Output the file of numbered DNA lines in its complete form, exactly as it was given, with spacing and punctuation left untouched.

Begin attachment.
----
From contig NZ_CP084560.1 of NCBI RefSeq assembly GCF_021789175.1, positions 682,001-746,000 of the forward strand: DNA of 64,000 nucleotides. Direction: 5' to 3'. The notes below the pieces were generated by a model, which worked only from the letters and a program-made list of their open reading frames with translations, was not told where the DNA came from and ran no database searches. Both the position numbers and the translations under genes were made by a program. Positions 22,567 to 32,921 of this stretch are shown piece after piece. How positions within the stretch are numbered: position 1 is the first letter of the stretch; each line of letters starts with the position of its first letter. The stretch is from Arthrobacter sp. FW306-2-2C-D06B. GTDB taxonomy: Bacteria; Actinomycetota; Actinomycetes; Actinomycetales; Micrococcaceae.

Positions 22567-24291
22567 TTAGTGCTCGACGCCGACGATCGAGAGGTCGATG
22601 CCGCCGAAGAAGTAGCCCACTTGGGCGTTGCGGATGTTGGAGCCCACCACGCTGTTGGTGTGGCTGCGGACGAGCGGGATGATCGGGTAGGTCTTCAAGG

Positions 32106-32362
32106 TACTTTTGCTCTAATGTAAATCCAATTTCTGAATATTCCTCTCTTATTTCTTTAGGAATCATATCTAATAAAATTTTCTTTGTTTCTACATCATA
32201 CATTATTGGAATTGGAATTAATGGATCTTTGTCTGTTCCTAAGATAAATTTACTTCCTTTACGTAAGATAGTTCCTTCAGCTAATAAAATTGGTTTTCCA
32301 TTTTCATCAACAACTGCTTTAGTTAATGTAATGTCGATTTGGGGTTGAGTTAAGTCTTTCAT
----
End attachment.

From contig NZ_CP084560.1 of NCBI RefSeq assembly GCF_021789175.1, positions 682,001-746,000 of the forward strand: DNA of 64,000 nucleotides. Direction: 5' to 3'. The notes below the pieces were generated by a model, which worked only from the letters and a program-made list of their open reading frames with translations, was not told where the DNA came from and ran no database searches. Both the position numbers and the translations under genes were made by a program. Positions 22,567 to 32,921 of this stretch are shown piece after piece. How positions within the stretch are numbered: position 1 is the first letter of the stretch; each line of letters starts with the position of its first letter. The stretch is from Arthrobacter sp. FW306-2-2C-D06B. GTDB taxonomy: Bacteria; Actinomycetota; Actinomycetes; Actinomycetales; Micrococcaceae.

Positions 22567-24291
22567 TTAGTGCTCGACGCCGACGATCGAGAGGTCGATG
22601 CCGCCGAAGAAGTAGCCCACTTGGGCGTTGCGGATGTTGGAGCCCACCACGCTGTTGGTGTGGCTGCGGACGAGCGGGATGATCGGGTAGGTCTTCAAGG

Positions 32106-32362
32106 TACTTTTGCTCTAATGTAAATCCAATTTCTGAATATTCCTCTCTTATTTCTTTAGGAATCATATCTAATAAAATTTTCTTTGTTTCTACATCATA
32201 CATTATTGGAATTGGAATTAATGGATCTTTGTCTGTTCCTAAGATAAATTTACTTCCTTTACGTAAGATAGTTCCTTCAGCTAATAAAATTGGTTTTCCA
32301 TTTTCATCAACAACTGCTTTAGTTAATGTAATGTCGATTTGGGGTTGAGTTAAGTCTTTCAT